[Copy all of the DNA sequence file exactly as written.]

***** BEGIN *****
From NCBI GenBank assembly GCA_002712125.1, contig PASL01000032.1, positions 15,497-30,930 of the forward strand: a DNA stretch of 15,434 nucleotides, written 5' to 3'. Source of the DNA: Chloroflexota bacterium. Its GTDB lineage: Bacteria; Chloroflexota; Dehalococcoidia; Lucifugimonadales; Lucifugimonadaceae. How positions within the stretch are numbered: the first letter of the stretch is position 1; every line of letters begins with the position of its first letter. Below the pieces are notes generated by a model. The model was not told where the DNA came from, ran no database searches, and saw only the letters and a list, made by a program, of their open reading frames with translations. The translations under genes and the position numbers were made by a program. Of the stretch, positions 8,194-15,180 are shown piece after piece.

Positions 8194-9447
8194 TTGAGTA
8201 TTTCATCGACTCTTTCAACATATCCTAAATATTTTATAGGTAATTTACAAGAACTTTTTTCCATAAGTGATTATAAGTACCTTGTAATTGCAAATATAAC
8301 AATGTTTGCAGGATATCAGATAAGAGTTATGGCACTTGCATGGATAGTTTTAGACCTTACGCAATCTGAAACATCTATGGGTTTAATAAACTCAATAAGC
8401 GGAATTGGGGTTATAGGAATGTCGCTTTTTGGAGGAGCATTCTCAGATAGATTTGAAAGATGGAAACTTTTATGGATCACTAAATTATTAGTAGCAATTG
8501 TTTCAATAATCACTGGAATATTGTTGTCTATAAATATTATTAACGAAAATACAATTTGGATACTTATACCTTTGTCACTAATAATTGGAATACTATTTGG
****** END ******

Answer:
From NCBI GenBank assembly GCA_002712125.1, contig PASL01000032.1, positions 15,497-30,930 of the forward strand: a DNA stretch of 15,434 nucleotides, written 5' to 3'. Source of the DNA: Chloroflexota bacterium. Its GTDB lineage: Bacteria; Chloroflexota; Dehalococcoidia; Lucifugimonadales; Lucifugimonadaceae. How positions within the stretch are numbered: the first letter of the stretch is position 1; every line of letters begins with the position of its first letter. Below the pieces are notes generated by a model. The model was not told where the DNA came from, ran no database searches, and saw only the letters and a list, made by a program, of their open reading frames with translations. The translations under genes and the position numbers were made by a program. Of the stretch, positions 8,194-15,180 are shown piece after piece.

Positions 8194-9447
8194 TTGAGTA
8201 TTTCATCGACTCTTTCAACATATCCTAAATATTTTATAGGTAATTTACAAGAACTTTTTTCCATAAGTGATTATAAGTACCTTGTAATTGCAAATATAAC
8301 AATGTTTGCAGGATATCAGATAAGAGTTATGGCACTTGCATGGATAGTTTTAGACCTTACGCAATCTGAAACATCTATGGGTTTAATAAACTCAATAAGC
8401 GGAATTGGGGTTATAGGAATGTCGCTTTTTGGAGGAGCATTCTCAGATAGATTTGAAAGATGGAAACTTTTATGGATCACTAAATTATTAGTAGCAATTG
8501 TTTCAATAATCACTGGAATATTGTTGTCTATAAATATTATTAACGAAAATACAATTTGGATACTTATACCTTTGTCACTAATAATTGGAATACTATTTGG